How the public perceives a property manager's role is outdated, since ever-changing legislative requirements and tenant expectations make it more complex and demanding than people assume.
According to the Real Estate Institute of Victoria (REIV), Australians love to take a “DIY approach”, and one area in which investment property buyers sometimes think they can save money is by managing their property themselves.
However, the REIV said property management is not as easy as some might think.
“The notion that a property manager's role basically involves handing out keys, making a few phone calls to check references and calling a plumber in an emergency is outdated,” the REIV said.
“Legislative requirements and tenant expectations mean this is now a complex and demanding role, requiring training and up-to-date knowledge.”
Property managers must also comply with the latest privacy legislation when dealing with landlord and tenant information.
“The days when the receptionist handed out keys in between taking phone calls are gone, with professional property managers requiring extensive training to keep up to date with what is required and the many potential pitfalls,” the REIV said.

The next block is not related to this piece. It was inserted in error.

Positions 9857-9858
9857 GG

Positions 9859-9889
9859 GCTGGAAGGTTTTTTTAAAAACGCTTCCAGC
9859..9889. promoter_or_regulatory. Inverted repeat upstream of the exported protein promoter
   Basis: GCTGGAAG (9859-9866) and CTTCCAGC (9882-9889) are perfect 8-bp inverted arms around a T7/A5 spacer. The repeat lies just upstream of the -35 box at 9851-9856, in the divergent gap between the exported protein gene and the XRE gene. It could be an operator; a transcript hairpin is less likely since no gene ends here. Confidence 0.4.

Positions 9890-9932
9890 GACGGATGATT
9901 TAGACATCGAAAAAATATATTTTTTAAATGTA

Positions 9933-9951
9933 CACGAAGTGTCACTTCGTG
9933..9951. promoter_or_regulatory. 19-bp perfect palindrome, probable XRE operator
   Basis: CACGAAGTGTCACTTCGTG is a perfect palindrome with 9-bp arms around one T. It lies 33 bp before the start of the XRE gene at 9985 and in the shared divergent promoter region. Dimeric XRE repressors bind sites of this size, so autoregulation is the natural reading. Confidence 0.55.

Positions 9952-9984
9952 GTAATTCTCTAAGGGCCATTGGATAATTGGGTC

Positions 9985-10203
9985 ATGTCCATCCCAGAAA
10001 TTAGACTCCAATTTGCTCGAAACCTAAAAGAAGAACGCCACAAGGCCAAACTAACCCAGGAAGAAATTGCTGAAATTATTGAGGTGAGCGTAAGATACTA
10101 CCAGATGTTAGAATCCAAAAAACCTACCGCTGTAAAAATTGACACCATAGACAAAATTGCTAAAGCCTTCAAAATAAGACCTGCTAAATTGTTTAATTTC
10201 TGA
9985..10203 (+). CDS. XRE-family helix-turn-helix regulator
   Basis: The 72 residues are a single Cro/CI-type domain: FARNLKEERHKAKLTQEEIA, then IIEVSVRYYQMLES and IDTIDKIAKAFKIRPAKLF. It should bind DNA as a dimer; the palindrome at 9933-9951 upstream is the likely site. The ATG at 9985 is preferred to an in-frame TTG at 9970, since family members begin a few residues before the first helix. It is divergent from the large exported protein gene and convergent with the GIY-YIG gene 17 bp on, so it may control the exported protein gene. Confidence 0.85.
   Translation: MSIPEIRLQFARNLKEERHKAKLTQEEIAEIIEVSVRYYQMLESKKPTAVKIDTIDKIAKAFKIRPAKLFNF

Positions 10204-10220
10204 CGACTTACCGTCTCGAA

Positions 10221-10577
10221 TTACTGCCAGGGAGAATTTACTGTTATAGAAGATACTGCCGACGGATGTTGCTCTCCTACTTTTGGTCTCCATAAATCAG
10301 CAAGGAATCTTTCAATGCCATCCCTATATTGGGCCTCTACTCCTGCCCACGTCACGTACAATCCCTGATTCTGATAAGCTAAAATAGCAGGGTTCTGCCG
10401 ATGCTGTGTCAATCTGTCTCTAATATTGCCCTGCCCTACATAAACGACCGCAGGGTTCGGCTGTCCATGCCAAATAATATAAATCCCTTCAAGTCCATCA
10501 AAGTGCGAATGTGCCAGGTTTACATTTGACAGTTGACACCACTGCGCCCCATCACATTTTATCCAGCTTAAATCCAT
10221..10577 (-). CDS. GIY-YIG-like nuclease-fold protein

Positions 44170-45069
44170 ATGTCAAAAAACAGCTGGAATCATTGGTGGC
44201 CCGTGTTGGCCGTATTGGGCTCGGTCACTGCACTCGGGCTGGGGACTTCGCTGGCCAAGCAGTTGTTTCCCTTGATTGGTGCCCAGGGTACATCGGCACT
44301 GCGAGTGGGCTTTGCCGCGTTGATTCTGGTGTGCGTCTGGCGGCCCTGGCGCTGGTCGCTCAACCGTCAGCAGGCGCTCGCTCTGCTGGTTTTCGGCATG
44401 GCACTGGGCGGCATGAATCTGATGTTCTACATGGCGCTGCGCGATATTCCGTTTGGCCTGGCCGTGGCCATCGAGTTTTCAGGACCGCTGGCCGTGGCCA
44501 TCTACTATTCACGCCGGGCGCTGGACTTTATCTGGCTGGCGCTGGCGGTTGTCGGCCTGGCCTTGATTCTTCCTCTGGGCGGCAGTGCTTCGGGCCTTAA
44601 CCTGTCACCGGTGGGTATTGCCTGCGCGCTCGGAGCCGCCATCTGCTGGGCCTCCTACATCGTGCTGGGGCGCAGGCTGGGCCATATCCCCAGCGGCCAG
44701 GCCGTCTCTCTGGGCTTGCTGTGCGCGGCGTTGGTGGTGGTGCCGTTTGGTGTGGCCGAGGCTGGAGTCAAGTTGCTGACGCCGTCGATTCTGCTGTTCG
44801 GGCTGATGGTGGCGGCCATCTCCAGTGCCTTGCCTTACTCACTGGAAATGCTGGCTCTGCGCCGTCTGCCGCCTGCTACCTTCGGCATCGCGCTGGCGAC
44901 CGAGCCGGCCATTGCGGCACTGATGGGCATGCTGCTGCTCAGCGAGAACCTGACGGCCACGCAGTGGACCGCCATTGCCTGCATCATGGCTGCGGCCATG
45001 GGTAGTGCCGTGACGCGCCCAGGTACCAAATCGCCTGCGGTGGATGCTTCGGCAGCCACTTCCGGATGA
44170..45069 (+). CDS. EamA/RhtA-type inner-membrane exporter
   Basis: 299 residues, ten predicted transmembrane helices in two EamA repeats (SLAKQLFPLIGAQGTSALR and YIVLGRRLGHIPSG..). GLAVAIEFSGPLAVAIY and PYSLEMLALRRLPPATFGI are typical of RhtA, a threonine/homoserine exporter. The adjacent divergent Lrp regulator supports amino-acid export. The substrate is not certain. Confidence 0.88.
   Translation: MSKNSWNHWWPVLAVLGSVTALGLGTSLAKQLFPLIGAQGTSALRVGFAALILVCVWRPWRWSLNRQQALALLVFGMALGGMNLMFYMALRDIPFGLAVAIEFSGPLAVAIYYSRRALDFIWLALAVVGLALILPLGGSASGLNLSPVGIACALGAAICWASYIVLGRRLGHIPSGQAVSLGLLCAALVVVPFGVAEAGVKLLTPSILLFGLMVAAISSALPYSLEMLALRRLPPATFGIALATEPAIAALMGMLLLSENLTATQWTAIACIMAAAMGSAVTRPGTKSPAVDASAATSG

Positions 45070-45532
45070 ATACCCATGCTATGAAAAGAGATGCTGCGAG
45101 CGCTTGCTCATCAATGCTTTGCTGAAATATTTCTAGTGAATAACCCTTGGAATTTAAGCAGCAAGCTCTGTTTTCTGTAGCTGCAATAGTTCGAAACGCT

“That's worth keeping in mind when negotiating your manager's fee.”
Ireviloution founder and managing director Jo-Anne Oliveri said property owners who have chosen to self-manage their investment properties usually contact a licensed agent at some point during the management process.
“Unfortunately, it is usually at the point when it is too late and they have suffered major financial loss and damage to their properties,” she told Residential Property Manager.
“In trying to save money by evading property management fees, they usually end up losing more than if they’d engaged a licensed agent to begin with.”